"Do we have to choose between fat loss and muscle gain?"
Most fitness journey start with the goals of losing fat, gaining muscle and getting lean, but can they all happen at once? This question was raised recently, so Coach Ed and Coach Mike set out to answer it!
After that, we review an exercise you've been doing since you were in diapers, crawling!
Q: “Do we have to choose between muscle gain and fat loss?”
A: The answer is, in the short term, no, but in the long term, yes. Both can't maximize at the same time.
In short bursts, it is possible to do both at the same time. New stimuli, like beginning an exercise program or introducing new loads or training styles into their program, may lead to a short window where muscle increase and fat decreases.
What people expect to happen is that this will go on forever.
That’s just not how it works. Fat loss and muscle gain are part of the same family tree. The trunk of that tree is nutrition.
Following our prerequisite habits of eating slowly, stopping at 80% full and then eating every 2 to 4 hours.
For fat loss, we need to make sure we’re eating frequently, stopping at 80% full and managing carbohydrates. Following Precision Nutrition’s “perfect plate” a typical meal should contain protein, vegetables and a healthy fat. Meals after a workout should be lower in fat and include a starch or other source of carbs like a higher carb fruit.
For muscle gain, we’re going to follow the same path as fat loss, just eat a lot more! Our first recommendation for people who ACTUALLY want to build muscle is to focus on post workout nutrition. Having a post workout shake, followed soon after by a post workout meal, a.k.a. a meal with starch, is a good starting point for getting enough calories to fuel muscle gain.
We’d also recommend adding a second or third starch meal to your diet. Having starch with breakfast and in your shake would be easy places to weave in the extra fuel you need. Now that you have general guidelines on fat loss and muscle gain, let’s talk training.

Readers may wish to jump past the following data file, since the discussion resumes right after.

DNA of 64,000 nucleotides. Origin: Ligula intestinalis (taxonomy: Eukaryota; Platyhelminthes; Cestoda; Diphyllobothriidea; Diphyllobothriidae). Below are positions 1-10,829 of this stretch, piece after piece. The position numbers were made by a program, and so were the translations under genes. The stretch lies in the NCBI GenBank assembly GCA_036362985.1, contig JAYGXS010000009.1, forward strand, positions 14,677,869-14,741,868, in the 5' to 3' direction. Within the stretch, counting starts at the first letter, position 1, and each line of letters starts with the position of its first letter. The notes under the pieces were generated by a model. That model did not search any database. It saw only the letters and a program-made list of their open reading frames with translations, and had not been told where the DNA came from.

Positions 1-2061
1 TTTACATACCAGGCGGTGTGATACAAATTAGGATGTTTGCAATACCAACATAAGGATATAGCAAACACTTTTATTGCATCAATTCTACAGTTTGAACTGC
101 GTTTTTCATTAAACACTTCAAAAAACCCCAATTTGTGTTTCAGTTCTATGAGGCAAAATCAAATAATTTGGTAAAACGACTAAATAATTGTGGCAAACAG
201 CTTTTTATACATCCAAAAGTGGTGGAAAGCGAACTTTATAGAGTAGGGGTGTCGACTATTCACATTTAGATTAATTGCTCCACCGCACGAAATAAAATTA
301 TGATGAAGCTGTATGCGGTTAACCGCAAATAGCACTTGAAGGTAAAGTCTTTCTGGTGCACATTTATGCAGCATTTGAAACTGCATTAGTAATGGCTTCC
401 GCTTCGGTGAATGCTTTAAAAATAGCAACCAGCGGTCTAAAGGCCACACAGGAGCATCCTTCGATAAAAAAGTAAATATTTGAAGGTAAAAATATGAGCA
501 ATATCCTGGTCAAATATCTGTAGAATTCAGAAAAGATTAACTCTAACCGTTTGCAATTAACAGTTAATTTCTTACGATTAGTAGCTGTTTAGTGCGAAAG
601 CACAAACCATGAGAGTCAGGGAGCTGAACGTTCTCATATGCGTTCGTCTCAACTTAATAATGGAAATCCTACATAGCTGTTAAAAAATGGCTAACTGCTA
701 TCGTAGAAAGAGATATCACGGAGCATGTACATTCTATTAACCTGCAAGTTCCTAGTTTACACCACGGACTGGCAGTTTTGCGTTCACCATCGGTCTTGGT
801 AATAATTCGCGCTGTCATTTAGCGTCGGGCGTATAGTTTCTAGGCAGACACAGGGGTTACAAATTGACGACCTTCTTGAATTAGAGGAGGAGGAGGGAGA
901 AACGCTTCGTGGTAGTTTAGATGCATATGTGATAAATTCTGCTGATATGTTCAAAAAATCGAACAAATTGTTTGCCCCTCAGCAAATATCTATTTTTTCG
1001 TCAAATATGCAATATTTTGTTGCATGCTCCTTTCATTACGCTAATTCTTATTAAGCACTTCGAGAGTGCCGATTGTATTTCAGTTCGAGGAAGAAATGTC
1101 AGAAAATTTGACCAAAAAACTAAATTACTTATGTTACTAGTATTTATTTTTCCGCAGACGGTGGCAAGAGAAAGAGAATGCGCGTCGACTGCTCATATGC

Fat loss and muscle gain happen in phases. Look at your calendar and plan a time you can devote 6 weeks to nailing down your nutrition and limiting carbs to after your workouts. During this time, maintain your fitness regiment. After this 6 week block, plan an 8 to 12 week block dedicated to resistance training.
Focus on learning new skills, changing implements or just lifting heavier things. The body responds to new stimuli. By taking the muscle gain recommendations from earlier, then adding new training techniques, you’re on your way to building muscle mass, which will come in handy during your next fat loss cycle.
Note: This is a VERY SIMPLIFIED VERSION of these concepts. General health, hormones, sleep, hydration and stress all play a factor in our ability to lose fat or gain muscle.
Segment 2: Crawling
At Results Driven we’re all about the fundamentals. Whether it’s nailing the set up, talking about breathing or perfecting the “basic” lifts, we believe in the power of going slow and respecting the process.
Crawling can be used to gain stability and strength at the shoulders, hips and everything in-between. It seems easy, but it’s interesting seeing grown adults struggle to do it well.
Start on your hands and knees, taking small, controlled steps and breathing smoothly.
Once you can control the hands and knees crawl, we can progress to hands and feet. The goal is to continue to maintain the smoothness in both breath and step. In the beginning the steps may feel clunky, but over time work towards getting smoother.
In a perfect world, we’d like to see your hips and shoulders stay on same-ish level, maintaining that smooth breath and step. Over time, the length of the steps can increase, as long as you maintain the integrity of the movement. Move backwards, forwards and side to side when you’re feeling fancy.